Kubernetes control plane is responsible for controlling the cluster and manages the cluster state and configuration data. Read on.
The Kubernetes control plane is one of the two parts of Kubernetes clusters. To refresh your knowledge, Kubernetes is an open source container orchestration system that can automate application deployment, scaling, & management. The other part of the clusters is the nodes or the computing machines.
The control plane is responsible for controlling the cluster. It acts as the central hub of a Kubernetes cluster and manages the cluster state and configuration data. However, the control plane is highly prone to attacks because it is not easy to configure.
Kubernetes Control Plane Components
The Kubernetes control plane consists of multiple components, where each piece manages its own process. These components can run on a single master node or multiple master nodes supporting high-availability clusters.
etcd is a persistent, distributed, and lightweight key-value data store. It is developed by CoreOS that stores the cluster configuration data, representing the overall cluster state at a given point of time. etcd favors consistency over availability in the event of network partitions. This consistency is crucial to maintaining the correct scheduling and operation of services. The K8s API Server uses etcd's watch API in monitoring the cluster and roll out critical configuration changes or restore any divergences of the state of the cluster to what was declared by the deployer.
The API server is a crucial component of the control plane and serves the Kubernetes API using JSON instead of HTTP, providing both internal and external interfaces to Kubernetes. It processes and validates REST requests and updates the state of API objects in etcd, allowing workload and container configuration on worker nodes.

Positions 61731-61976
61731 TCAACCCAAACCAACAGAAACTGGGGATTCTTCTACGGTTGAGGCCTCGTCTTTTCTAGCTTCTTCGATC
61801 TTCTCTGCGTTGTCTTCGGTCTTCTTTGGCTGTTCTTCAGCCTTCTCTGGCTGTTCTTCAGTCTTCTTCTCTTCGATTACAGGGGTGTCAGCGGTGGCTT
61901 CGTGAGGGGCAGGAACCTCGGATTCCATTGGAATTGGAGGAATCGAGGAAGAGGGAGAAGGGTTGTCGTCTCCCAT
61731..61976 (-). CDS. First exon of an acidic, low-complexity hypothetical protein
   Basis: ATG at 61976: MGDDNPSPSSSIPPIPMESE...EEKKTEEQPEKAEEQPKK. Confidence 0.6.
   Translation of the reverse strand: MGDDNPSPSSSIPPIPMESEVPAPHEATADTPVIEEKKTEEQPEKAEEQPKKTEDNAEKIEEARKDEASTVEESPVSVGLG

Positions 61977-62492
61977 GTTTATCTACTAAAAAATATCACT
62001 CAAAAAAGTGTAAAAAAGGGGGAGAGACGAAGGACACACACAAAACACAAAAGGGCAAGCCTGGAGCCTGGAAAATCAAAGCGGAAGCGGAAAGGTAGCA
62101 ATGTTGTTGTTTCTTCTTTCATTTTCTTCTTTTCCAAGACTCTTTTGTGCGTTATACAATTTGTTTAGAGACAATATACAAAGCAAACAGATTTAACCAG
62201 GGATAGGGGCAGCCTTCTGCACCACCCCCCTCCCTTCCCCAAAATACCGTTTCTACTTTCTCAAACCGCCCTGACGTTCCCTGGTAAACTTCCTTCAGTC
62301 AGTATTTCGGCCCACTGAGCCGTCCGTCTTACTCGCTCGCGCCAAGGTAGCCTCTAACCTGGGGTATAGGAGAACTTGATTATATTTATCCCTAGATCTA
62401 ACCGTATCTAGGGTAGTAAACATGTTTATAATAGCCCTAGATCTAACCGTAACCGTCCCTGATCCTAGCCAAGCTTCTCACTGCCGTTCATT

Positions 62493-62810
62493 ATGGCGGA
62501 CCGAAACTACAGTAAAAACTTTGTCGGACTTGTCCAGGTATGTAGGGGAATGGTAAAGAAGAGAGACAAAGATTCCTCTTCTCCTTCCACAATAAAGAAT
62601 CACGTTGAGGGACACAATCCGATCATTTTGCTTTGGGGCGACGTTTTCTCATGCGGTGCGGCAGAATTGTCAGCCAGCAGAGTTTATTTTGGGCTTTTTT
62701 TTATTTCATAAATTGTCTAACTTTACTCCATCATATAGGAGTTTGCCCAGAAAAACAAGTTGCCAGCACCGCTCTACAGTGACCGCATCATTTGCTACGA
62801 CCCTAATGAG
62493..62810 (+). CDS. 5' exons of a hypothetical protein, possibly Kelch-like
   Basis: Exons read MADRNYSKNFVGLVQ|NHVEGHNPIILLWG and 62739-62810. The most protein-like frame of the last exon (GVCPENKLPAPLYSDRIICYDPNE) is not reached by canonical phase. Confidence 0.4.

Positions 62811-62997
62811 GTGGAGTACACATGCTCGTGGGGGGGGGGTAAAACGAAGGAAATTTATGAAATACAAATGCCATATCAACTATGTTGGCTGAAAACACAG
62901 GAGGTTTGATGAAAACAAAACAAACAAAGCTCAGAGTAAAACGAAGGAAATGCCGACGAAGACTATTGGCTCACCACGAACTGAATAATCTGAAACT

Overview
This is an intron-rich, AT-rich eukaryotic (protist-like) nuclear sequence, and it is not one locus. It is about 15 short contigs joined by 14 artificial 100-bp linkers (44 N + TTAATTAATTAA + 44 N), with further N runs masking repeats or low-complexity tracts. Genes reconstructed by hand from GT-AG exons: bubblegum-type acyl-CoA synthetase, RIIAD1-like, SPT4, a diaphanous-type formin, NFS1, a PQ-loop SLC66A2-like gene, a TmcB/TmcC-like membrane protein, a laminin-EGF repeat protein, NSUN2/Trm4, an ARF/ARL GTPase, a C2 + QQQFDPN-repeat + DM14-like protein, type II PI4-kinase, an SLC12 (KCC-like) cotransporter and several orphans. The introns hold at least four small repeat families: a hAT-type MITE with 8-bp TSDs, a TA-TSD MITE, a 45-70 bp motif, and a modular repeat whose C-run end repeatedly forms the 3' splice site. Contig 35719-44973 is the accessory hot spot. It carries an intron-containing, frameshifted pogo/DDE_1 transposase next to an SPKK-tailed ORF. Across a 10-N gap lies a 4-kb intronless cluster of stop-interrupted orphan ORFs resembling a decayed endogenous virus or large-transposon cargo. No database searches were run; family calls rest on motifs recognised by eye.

On a control plane, the scheduler is the pluggable component that selects the node an unscheduled pod runs on according to resource availability. The scheduler also tracks resource use on each node to ensure that workload is not scheduled more than the available resources. The scheduler must thoroughly know the resource requirements, availability, and other user constraints and policy directives to ensure this. In essence, the scheduler matches resource supply to workload demand.
The process of controller manager is to manage a set of core Kubernetes controllers. An example of a controller is a Replication Controller, which handles scaling and replication by running a specified number of pod copies through the cluster. It also creates replacement pods in case the underlying node doesn't function. Other controllers include DaemonSet Controller, which runs precisely one pod on every machine, and a Job Controller, which runs pods that run to completion. Label selectors, part of the controller's definition, determines the pod-sets that a controller manages.
Ensuring Stable Container Environments
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